Boatworks Plan Before State Board
Francis Collins’ Boatworks plans, dated December 2014, went before the San Francisco Bay Conservation and Development Commission this week. The plan is to create 182 new homes, scaled back from the 240 proposed in the project’s original plan. As part of the project, the Bay Trail will be extended along the estuary creating an open space for the public to use.
Property along Estuary to feature 182 new homes
The plans for Francis Collins’ Boatworks development — bounded by Clement Avenue, Oak and Elm streets and the Oakland Estuary — went before the San Francisco Bay Conservation and Development Commission’s (BCDC) design review board on Tuesday. This state commission has a say on any changes made within 100 feet of any of California’s shorelines.
Collins plans for the 9.48-acre parcel includes 182 two- three- and four-bedroom homes, including 19 classified as "affordable." (A 2010 agreement Collins has with the city called for 42 affordable housing units.) Collins has scaled back his plans from the 240 homes that he was hoping to build on the site. In July 2011 the Planning Board said "no" and the city finally approved plans for 182 dwellings.
Collins’ plans also call for 1.32-acres of open space along the Oakland Estuary. This includes not only a 600-foot portion of the Bay Trail, but a tot lot, picnic tables,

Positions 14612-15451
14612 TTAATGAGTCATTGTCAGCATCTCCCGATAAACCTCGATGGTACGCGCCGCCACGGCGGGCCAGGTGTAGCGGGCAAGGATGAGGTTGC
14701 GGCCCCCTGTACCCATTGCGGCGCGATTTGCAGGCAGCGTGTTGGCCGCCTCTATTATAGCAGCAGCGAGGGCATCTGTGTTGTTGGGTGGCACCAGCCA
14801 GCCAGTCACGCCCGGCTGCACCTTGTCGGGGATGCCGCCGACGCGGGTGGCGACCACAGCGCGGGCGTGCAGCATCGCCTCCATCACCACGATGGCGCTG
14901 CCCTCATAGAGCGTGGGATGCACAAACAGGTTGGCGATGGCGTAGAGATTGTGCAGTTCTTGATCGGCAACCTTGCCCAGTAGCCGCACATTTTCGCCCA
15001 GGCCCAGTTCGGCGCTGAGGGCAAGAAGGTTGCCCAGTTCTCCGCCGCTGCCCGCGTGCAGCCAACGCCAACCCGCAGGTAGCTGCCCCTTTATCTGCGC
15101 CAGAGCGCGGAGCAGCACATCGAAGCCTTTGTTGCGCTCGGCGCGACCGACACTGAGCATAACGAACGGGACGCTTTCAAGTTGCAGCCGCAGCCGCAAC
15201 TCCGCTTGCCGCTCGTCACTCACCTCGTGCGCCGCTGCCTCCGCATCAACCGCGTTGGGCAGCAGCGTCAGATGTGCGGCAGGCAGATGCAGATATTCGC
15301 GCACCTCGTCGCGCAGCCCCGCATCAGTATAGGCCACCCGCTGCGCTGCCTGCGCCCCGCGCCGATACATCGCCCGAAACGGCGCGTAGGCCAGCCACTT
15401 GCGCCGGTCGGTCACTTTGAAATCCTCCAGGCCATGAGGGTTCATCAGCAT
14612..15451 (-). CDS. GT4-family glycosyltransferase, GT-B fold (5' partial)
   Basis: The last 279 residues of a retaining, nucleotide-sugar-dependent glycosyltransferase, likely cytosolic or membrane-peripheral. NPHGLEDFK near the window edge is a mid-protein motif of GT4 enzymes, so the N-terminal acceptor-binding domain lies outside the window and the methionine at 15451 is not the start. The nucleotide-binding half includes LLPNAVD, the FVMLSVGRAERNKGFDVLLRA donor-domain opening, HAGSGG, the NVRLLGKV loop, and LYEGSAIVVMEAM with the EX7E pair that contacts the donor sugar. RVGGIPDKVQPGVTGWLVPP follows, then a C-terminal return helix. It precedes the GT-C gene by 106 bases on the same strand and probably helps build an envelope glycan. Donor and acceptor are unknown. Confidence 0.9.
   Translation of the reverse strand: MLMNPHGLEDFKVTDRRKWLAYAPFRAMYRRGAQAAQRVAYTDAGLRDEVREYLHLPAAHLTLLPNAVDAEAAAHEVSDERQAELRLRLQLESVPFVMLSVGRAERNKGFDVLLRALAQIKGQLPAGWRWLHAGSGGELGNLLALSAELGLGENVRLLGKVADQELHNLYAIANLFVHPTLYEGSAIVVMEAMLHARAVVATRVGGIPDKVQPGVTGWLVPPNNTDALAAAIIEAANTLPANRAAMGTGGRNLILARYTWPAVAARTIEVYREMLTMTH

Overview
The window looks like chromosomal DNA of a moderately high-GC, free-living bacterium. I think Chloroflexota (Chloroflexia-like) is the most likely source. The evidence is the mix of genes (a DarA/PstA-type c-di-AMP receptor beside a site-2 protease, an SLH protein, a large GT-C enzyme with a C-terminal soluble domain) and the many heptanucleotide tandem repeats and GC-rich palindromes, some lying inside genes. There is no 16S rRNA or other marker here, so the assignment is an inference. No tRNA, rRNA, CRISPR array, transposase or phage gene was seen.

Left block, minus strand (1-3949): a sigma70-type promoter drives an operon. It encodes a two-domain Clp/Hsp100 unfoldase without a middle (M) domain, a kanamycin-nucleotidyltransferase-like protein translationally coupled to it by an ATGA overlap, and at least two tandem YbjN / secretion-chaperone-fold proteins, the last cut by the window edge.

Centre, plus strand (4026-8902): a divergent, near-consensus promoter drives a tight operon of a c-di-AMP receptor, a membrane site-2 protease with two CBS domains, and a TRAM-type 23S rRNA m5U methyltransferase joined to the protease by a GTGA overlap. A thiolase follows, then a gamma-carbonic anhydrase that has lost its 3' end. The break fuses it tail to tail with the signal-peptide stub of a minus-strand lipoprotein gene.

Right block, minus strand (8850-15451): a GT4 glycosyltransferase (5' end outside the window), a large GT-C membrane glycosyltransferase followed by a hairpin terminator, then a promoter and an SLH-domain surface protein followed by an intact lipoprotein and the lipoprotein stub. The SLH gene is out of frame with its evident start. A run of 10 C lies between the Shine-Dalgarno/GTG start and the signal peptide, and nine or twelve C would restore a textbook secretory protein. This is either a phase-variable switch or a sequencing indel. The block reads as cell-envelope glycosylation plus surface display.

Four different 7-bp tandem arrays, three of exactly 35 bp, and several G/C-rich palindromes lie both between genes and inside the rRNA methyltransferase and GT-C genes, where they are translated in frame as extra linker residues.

barbeque pits, four parking spaces and an entry plaza as well. Proposed public access improvements along the shoreline would include a split-level pier.
This open space is part of the 100 feet of shoreline that interests BCDC. In 2010 the city abandoned plans to build "Estuary Park" on parts of Collins’ property.
The property has undergone quite a transformation. Dow Pumping Engine Company began doing business on the site in 1909. In 1932 a portion of the site was leased to the Van Neil Brass Casting Company, which operated a foundry.
In 1941, the Pacific Coast Engineering Company (PACECO) moved from Oakland onto the site. The company produced dredging equipment, marine machinery, harbor tugs, ship sections, and the world’s first high-speed dockside cranes.
The company, famous for building these cranes, closed its doors in 1981. Small businesses moved onto the property, which finally closed in 2002.
In 2013 an EPA-sponsored project removed contaminated debris and dilapidated docks from the Estuary near the property. The 15 agencies involved in the multimillion dollar cleanup included BCDC, the Coast Guard and the State Lands Commission. They used
Collins’ property to stage their
operation, which included removing the tug boats Respect and Captain Al, a pair of barges and a large amount of debris from the waterway’s bottom just off Collins’ property.
Later that year, under threats from the city to do it for him, Collins began removing the abandoned, graffiti-stained buildings that once housed Dow and PACECO. In its 2010 agreement with Collins the city granted the property owner up to $4.4 million in tax concessions to clean up the property and to compensate him for the open space along the estuary.
Collins’ plans will now go before the Planning Board and the City Council. Earlier plans stated that Collins would complete construction at the site by 2017.
Contact Dennis Evanosky at firstname.lastname@example.org.